Letters Medical abortion

Authors’ reply

BMJ 2011; 342 doi: https://doi.org/10.1136/bmj.d3199 (Published 24 May 2011) Cite this as: BMJ 2011;342:d3199
  1. Maarit Niinimäki, consultant gynaecologist1,
  2. Oskari Heikinheimo, chief physician2
  1. 1Department of Obstetrics and Gynaecology, University Hospital of Oulu, Finland
  2. 2Department of Obstetrics and Gynaecology, Helsinki University Central Hospital, Helsinki, Finland
  1. oskari.heikinheimo{at}helsinki.fi

We showed that medical abortion has no additional short term adverse events or complications in adolescents compared with adults.1 Thus medical abortion can be used as an alternative to surgical abortion once the decision to terminate the pregnancy has been made. About 90% of the women treated medically did not need surgical intervention.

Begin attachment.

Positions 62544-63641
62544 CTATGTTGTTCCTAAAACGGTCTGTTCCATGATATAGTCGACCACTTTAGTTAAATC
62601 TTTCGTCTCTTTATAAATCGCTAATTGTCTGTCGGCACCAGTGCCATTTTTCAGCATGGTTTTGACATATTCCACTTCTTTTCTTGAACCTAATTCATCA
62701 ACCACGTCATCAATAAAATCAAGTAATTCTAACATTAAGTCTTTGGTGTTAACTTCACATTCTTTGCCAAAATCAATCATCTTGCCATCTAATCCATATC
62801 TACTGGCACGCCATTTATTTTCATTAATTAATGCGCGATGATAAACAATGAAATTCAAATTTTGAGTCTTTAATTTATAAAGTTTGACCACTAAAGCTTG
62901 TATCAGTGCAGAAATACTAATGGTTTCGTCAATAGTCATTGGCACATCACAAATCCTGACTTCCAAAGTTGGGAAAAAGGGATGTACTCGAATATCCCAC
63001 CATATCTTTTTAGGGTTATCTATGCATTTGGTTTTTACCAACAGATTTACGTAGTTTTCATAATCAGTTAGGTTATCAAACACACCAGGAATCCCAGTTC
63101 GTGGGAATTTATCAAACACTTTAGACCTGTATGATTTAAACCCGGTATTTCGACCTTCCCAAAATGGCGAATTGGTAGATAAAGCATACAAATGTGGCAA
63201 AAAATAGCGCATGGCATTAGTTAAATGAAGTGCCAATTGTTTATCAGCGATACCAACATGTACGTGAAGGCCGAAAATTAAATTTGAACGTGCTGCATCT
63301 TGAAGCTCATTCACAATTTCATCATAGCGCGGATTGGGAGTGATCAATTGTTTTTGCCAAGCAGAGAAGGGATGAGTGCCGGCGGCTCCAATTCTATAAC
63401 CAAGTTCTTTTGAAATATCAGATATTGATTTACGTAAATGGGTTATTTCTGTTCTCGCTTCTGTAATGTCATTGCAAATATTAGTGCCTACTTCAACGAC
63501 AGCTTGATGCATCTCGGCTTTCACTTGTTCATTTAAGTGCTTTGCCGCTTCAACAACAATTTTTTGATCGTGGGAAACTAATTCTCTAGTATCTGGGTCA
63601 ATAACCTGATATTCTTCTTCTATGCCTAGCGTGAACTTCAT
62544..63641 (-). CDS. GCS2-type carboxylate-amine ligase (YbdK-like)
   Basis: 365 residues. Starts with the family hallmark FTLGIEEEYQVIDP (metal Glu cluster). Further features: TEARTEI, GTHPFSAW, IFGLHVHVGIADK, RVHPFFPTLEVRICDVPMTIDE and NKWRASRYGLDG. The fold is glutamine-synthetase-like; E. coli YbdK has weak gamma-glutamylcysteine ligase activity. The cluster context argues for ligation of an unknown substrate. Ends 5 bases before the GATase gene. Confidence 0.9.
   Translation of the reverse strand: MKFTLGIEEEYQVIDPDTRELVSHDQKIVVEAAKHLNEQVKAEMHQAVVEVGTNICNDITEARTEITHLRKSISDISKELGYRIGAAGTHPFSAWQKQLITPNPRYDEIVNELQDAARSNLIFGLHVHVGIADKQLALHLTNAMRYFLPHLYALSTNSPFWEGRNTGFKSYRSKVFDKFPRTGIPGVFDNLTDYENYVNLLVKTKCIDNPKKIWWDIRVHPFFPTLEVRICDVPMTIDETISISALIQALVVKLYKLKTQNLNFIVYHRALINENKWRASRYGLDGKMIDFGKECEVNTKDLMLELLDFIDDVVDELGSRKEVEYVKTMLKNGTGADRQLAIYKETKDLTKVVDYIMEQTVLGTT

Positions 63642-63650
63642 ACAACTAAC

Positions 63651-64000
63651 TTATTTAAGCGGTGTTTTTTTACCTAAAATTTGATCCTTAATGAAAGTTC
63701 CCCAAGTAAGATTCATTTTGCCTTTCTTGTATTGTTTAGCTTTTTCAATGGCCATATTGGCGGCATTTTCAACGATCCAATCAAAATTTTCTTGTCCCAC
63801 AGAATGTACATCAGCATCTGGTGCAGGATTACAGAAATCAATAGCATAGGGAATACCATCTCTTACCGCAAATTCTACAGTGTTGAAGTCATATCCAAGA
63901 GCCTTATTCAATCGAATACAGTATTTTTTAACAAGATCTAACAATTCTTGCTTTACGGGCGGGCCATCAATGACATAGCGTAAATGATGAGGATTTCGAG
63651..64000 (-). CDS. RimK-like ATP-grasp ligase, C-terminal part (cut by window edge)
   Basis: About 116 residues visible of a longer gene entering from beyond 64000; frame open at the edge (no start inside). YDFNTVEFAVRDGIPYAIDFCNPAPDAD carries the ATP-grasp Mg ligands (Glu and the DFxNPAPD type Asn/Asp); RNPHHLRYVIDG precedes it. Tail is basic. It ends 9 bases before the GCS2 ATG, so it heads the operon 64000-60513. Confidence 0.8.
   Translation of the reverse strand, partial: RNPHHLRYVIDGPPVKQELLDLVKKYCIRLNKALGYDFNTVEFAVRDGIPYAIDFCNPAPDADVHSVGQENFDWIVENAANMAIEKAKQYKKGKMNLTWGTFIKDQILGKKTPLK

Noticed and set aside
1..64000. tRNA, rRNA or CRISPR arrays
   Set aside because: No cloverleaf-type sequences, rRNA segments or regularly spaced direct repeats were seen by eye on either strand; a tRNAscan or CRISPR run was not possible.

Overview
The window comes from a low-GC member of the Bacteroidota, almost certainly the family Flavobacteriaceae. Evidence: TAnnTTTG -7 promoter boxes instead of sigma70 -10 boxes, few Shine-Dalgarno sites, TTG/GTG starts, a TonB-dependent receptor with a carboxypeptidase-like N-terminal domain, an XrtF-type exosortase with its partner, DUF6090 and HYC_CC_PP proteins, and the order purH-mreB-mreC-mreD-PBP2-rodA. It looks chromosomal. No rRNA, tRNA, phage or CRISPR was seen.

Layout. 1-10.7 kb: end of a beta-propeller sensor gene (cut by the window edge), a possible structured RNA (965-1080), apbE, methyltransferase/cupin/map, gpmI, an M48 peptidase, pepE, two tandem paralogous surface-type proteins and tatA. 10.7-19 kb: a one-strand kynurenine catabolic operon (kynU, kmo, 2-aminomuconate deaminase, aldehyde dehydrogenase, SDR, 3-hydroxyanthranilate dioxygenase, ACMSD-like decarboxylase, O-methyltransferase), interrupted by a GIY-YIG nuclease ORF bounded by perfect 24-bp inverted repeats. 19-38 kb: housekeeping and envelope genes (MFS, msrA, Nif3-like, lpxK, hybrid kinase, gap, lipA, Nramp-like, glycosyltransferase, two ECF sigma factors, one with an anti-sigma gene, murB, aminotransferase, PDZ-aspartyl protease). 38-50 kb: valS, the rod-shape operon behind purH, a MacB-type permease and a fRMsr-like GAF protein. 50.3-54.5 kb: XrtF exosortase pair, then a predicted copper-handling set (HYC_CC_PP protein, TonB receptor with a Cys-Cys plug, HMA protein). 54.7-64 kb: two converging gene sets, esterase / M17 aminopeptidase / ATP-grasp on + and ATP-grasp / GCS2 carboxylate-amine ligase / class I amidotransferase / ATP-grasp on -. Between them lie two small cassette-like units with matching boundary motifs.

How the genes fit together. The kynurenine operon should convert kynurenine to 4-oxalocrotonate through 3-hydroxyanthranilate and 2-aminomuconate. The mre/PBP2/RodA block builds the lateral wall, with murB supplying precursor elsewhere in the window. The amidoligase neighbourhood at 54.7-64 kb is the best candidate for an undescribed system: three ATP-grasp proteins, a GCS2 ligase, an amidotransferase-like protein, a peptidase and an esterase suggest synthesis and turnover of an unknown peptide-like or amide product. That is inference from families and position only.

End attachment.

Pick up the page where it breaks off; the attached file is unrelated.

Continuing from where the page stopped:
Previous studies, including the meta-analysis by Shah and colleagues,2 indicate that repeat surgical abortion is a risk factor for premature delivery. However, less is known on the effect(s) of previous medical abortion on the risk of prematurity. A recent study performed in China indicated that repeat surgical, but not medical, abortion was associated with increased risk (odds ratio 1.22 (95% confidence interval 1.03 to 1.64) v 1.03 (0.53 to 1.63)) of prematurity in subsequent pregnancies.3 Similarly, a Danish cohort study found no difference in the incidence of prematurity after medical or surgical abortion in the first trimester.4 Thus offering a choice of medical or surgical abortion is not likely to increase the risk of preterm delivery in subsequent pregnancies. We therefore fail to follow the logic in Johnston’s letter.5 Providing women with a choice between medical and surgical abortion in early pregnancy does not increase the rate of repeat induced abortion either.6 Nevertheless, the possible effect(s) of medical abortion on future pregnancy warrants further studies.

Notes

Cite this as: BMJ 2011;342:d3199

Footnotes

  • Competing interests: None declared.

References

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